Readings and signings are almost daily events at this unique literary establishment. In one recent period, the Tattered Cover's book lovers could meet such a diverse group of talents as John Irving, Larry McMurtry, John Denver, baseball player Keith Hernandez, scientist Murray Gellmann, Mikal Gilmore, Dan Quayle, and Barbara Bush. They could also meet Gail Gilchriest, who wrote a book with the intriguing title The Cowgirl Companion: Big Skies, Buckaroos, Honky Tonks, Lonesome Blues, and Other Glories of the True West.
What is it about the Tattered Cover that makes it one of Denver's leading tourist attractions, even luring skiers going to and from nearby Vail and Aspen? National magazines and newspapers have written numerous articles about this book retailing phenomenon. The legendary New York book editor Jason Epstein has called the Tattered Cover, "One of the great bookstores of the Western World." Let's see why it's unique.
The story of the Tattered Cover is the story of its guiding spirit, Joyce Meskis. Meskis started the Tattered Cover in 1974 in a hole-in-the- wall in downtown Denver, expanded it seven times at its original site, moved it to a more spacious location across the street, and, in 1986, ultimately settled into a four-story former department store across from an upscale shopping center. Such is the loyalty of Joyce Meskis's customers that two hundred of them showed up to move books into the store's present location.
Meskis succeeded in a business that works on a minuscule profit margin (from 1 to 5 percent) by applying a management philosophy of attention to customer service and achieving the loyalty of customers and staff. Add to these factors the Tattered Cover's huge selection of books. One Boston publisher, David Godine, has said, "The Harvard Business School should have the Joyce Meskis endowed chair of customer service and common sense."
As of this writing, the Tattered Cover has fifty thousand square feet of retail space, stocks 220,000 different titles, and has a total of about six hundred thousand books from ninety-six hundred publishers. It employs 350 people. The store takes from 350 to 600 special orders a day, and has a switchboard with twenty-two lines, ten of them WATS lines. Although no official financial figures are issued, the Tattered Cover serves two thousand to five thousand customers a day and has an estimated annual sales volume of more than $8 million.
Almost 10 percent of the store is devoted to reduced-price books, including over sized picture books like Day in the Life of America, which you can buy for $19.98. There is also an extensive collection of first novels and books from small and university presses. A large area of the store is devoted to a selection of twelve hundred newspapers and magazines from the United States and abroad, including Russia, Japan, Italy, and Ireland.
Lounging and comfortable browsing is encouraged at the Tattered Cover, with dozens of overstuffed chairs scattered about the store. Owner Joyce Meskis says of this policy, "It's very intentional; bookstores for many people can be intimidating places...we try to make the environment similar to their own living room, nothing too fancy, comfortable."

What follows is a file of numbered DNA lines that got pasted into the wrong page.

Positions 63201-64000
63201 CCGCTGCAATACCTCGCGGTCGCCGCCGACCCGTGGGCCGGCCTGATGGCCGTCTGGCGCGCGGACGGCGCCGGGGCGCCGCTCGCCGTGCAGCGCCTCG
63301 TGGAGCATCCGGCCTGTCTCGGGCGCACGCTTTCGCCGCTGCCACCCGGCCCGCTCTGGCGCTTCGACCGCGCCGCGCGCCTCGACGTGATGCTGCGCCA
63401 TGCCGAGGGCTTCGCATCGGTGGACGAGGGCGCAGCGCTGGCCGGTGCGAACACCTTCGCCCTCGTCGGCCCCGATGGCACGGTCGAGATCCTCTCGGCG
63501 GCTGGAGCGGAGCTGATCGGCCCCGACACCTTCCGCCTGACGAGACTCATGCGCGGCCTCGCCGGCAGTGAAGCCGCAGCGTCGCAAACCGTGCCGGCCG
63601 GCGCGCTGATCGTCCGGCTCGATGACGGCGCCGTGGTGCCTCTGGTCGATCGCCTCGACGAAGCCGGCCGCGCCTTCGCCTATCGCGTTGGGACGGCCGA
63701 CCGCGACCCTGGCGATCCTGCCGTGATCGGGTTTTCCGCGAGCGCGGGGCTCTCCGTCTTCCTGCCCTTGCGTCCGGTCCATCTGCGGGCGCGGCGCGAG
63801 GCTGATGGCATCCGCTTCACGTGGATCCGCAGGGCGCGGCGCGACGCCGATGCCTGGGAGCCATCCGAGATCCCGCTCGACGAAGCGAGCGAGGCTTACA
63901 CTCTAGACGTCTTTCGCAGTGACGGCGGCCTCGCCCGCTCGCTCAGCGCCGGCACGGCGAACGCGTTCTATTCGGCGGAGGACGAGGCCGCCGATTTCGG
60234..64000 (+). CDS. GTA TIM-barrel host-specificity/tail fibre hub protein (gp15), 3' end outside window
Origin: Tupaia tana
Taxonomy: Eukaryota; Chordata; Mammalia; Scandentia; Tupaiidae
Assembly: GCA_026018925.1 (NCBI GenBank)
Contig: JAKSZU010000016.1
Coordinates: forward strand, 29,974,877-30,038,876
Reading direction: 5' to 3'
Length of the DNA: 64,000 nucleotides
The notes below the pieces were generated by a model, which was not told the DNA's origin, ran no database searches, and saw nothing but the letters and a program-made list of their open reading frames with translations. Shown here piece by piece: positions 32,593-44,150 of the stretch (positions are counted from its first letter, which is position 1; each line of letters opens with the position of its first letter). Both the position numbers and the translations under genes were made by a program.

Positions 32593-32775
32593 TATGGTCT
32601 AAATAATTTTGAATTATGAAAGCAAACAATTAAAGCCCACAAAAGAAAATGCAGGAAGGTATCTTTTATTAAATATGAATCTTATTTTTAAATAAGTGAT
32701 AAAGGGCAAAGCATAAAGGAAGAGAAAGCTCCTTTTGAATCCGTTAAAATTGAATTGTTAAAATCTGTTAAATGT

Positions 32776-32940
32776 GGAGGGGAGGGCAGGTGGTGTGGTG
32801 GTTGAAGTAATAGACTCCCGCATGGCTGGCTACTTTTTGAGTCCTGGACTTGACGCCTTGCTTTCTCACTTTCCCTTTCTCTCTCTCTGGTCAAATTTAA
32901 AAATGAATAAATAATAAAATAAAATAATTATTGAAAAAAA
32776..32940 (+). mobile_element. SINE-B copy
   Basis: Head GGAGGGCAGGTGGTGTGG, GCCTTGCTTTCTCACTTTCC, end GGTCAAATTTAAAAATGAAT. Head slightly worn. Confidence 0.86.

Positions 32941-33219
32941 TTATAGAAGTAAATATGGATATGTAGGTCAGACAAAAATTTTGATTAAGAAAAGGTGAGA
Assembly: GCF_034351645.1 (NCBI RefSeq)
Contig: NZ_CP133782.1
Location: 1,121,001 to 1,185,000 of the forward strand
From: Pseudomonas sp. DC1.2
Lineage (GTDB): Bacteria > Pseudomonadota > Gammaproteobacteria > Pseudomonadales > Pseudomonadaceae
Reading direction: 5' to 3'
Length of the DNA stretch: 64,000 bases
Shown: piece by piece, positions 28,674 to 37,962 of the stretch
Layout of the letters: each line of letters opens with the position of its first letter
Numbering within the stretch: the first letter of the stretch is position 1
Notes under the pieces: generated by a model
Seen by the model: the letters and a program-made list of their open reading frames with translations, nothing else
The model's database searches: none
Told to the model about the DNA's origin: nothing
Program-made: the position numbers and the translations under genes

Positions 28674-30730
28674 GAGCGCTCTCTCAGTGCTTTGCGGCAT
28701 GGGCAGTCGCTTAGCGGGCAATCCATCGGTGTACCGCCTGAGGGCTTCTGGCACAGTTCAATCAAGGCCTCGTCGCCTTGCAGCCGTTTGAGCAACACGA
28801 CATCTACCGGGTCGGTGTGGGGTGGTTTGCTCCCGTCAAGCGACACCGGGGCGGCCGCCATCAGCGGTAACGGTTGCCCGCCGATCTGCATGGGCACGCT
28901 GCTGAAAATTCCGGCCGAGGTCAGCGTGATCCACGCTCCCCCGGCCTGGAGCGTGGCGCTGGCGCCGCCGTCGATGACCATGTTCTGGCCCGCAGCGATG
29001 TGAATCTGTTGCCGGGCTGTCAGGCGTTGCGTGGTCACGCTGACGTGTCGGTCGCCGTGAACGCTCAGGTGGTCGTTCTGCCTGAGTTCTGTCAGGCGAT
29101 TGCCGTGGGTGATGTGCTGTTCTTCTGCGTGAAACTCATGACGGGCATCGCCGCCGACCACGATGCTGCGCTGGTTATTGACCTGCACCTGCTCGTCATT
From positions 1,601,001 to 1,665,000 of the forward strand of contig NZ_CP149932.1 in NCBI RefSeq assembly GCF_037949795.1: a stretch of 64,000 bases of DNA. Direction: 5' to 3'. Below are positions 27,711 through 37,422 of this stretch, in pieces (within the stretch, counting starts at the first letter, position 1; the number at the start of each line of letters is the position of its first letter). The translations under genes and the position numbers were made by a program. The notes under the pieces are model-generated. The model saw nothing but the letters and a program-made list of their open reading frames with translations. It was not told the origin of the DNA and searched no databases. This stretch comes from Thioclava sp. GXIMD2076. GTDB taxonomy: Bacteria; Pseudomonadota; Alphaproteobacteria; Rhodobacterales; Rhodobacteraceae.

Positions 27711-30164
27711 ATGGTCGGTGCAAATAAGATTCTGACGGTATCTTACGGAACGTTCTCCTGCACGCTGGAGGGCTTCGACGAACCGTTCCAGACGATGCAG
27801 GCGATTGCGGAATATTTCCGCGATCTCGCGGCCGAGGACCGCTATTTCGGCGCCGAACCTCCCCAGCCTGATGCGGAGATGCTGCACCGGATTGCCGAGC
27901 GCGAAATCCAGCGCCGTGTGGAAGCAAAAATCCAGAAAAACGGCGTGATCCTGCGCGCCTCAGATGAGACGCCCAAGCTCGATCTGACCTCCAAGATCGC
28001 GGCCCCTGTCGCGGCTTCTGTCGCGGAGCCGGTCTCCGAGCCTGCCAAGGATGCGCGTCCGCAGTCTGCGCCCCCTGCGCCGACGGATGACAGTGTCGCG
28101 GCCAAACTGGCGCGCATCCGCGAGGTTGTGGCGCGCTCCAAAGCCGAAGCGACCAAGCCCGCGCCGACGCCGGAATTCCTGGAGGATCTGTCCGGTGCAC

The store's wall space is decorated with literary memorabilia and black-and-white photographs of authors. One may even run into "Charlie," a realistic full-size statue of a grandfatherly man, sitting in a chair and reading a newspaper.
Merchandising and Promotion Policies
The Tattered Cover has introduced such practices as ordering unstocked books without deposit or prepayment; an out-of-print search service, ordering books by phone, free gift wrapping, corporate and academic charge accounts, and a book registry for friends who wish to give a customer a gift.
The store has been highly innovative in its promotion. It issues a newsletter periodically highlighting new and unusual books, and also distributes Rumpus Review, a seasonal newsletter for children, which includes forthcoming events and book reviews written by children.
Twice-a-week children's story times and writing contests for young people are held.
The Tattered Cover hires people from seventeen to seventy years of age. The pay scale is about the same as at other retail stores in the area-low-but employees are treated with respect, and are imbued with the store's predominant tradition of customer service. Employees undergo a two-week training program, which includes a video, "The Good, the Bad, and the OK." Some highlights: Don't correct mispronounced titles or names, don't dwell on the store being so big (people tend to root for the underdog), rise to greet a customer, and if a book isn't available, refer to another store that may have it or offer to order it. All these policies are part of Joyce Meskis's mission to make the world a better place by making readers of more people.
One industry observer commented that the Tattered Cover is a sign that an independent bookstore, when managed well, can bury the chains. The Tattered Cover and other fine independent bookstores like Portland's Powell's, Los Angeles's Book Soup, Atlanta's Oxford Book Stores, and Books and Books in Coral Gables, Florida, epitomize these formidable competitors.